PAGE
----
This is a letter to the editor written by Ithaca resident Jim Kerrigan. It was not written by The Ithaca Voice. To submit letters to the editor, please send them to Matt Butler at mbutler@ithacavoice.com.

Thanks in general to The Voice for being the only local newspaper, and specifically for today’s coverage of the TCAT budget issue.

I have tried to follow this issue a bit, but information has been scant. 

If, as you say, 75% of TCAT riders are Cornell affiliated. then Cornell should pay 75% of the total operating and capital budget. I am not sure what your 75% Cornell affiliated figure means. It would be helpful to know what the bus fare is and what students pay per ride if anything.. Students seem to get on by showing their ID, do they ride free, if not, at what rate?

What is total fare income?

If one assumes it is good public policy to subsidize low-income folks, it is difficult to justify subsidizing a medium six figure income tenured professor getting a subsidy for a ride to campus from North Lansing or downtown or Trumansburg. Especially if compared to a Cornell food service worker who may or may not make a living wage and who clearly cannot compete for an apartment rental near his or her campus place of employment.

I am under the impression that students show their student ID and ride for free which may or may not be so. It is difficult to watch students get on the bus in Collegetown, apparently ride for free, and take a bus to classes. If a student or a student’s family can pay well over a thousand dollars in Collegetown rent they can pay a dollar for a ride to classes. Why, back in the day I walked a couple of miles to school daily, and it was uphill both ways.

I am strongly in favor of subsidized transportation. It must be noted that Cornell benefits significantly when food service employees, barely making a living wage, if they do, are able to get to work on the bus. They clearly cannot compete with students whose families pay exorbitant rents. There are different calculations when mid six figure income professors ride from North Lansing or Trumansburg. We need to know if their IDs get them free bus rides?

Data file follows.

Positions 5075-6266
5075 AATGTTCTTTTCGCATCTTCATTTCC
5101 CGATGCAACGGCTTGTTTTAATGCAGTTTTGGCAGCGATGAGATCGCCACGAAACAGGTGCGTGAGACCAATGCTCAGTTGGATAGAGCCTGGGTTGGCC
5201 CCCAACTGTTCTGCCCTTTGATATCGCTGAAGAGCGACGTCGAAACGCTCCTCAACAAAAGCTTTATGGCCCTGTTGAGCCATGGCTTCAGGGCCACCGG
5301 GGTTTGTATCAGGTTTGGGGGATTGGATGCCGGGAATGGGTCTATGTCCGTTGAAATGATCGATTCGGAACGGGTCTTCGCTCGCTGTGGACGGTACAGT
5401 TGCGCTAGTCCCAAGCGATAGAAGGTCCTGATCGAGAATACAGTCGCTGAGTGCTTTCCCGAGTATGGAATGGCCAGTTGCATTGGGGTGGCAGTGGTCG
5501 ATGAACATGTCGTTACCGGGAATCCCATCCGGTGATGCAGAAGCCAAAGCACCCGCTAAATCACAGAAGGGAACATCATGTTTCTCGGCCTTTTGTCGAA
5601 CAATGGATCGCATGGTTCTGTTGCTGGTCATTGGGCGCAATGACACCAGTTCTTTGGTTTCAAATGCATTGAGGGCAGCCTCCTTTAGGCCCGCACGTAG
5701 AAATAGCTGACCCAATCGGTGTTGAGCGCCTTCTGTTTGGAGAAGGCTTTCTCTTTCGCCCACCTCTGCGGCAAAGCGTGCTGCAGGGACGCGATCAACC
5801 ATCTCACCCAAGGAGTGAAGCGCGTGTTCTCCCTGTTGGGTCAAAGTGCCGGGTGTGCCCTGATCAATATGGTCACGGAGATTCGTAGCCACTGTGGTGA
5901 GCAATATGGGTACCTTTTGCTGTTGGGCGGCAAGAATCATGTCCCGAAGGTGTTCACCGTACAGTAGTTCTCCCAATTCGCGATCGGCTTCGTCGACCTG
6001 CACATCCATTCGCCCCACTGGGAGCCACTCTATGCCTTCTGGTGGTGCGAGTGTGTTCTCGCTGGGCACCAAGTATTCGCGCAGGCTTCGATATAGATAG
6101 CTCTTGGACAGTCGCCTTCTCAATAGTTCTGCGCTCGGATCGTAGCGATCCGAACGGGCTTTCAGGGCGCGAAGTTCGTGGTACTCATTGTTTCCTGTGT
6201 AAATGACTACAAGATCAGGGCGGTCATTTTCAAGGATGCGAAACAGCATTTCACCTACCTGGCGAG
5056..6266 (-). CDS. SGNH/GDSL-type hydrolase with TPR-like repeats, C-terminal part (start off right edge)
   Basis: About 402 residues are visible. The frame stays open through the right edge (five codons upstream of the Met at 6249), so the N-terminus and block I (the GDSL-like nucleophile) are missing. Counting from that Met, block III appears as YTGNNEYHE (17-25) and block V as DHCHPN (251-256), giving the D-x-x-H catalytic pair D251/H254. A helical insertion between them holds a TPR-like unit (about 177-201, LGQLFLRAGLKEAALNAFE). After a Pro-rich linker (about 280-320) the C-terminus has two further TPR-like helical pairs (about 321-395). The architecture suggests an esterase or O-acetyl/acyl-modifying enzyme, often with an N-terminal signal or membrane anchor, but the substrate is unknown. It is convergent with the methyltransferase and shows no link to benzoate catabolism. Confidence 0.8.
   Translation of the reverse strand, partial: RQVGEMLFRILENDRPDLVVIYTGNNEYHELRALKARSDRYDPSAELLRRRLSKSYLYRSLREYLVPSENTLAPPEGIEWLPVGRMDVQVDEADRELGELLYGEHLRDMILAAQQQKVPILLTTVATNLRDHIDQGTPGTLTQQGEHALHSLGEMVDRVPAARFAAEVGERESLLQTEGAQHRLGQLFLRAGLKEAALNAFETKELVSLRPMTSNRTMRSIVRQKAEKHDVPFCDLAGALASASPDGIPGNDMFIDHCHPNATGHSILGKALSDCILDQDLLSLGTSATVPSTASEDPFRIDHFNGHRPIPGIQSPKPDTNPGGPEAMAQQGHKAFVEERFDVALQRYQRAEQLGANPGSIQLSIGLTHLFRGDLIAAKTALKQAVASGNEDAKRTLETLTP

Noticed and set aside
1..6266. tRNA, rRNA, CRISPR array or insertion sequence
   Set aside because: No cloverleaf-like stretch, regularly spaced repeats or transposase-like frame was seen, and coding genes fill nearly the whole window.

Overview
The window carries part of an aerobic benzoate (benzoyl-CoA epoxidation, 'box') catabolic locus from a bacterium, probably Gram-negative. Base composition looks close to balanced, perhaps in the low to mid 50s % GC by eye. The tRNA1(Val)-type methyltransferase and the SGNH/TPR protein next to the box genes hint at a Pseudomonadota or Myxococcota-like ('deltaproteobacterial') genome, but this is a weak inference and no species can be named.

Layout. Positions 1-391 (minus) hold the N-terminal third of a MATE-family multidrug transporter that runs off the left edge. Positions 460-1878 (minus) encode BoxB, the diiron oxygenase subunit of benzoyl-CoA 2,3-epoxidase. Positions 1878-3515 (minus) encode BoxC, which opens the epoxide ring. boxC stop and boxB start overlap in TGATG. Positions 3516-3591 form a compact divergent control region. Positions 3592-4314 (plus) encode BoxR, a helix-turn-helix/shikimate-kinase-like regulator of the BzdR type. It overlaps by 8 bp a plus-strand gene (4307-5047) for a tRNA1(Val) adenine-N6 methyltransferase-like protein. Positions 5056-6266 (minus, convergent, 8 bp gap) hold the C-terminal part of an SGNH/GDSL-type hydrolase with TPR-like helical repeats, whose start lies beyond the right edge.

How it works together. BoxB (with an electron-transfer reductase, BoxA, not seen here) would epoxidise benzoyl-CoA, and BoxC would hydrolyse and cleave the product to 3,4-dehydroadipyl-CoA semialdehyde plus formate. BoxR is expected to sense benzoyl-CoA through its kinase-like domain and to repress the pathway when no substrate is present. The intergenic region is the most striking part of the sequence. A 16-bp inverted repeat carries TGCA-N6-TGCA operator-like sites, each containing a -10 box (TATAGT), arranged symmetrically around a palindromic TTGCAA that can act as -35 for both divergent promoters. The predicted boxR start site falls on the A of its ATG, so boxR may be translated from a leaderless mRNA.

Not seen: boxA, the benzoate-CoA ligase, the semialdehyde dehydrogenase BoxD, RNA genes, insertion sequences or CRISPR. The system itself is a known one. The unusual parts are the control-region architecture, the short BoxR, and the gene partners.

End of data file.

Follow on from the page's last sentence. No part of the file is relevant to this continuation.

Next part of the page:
Cornell also benefits from not paying to build multi-million dollar parking garages on campus, while staff ride the bus from outlying parking lots to central  campus.

Perhaps a landlord should be required to provide van service as some do from their units to campus, or perhaps we should see state legislation authorizing a one percent gross tax on all rents in the county in excess of $1000 per student?  A commuter tax? 

Being able to compare what I pay to ride the bus with what Cornell pays per student bus ride might be information to help the discussion.

So maybe the follow up story will address whether Cornell  bus fares in Ithaca are another example of accelerating income disparity in this country?

So to conclude where I started this letter, thanks for starting the coverage of this issue with your reporting.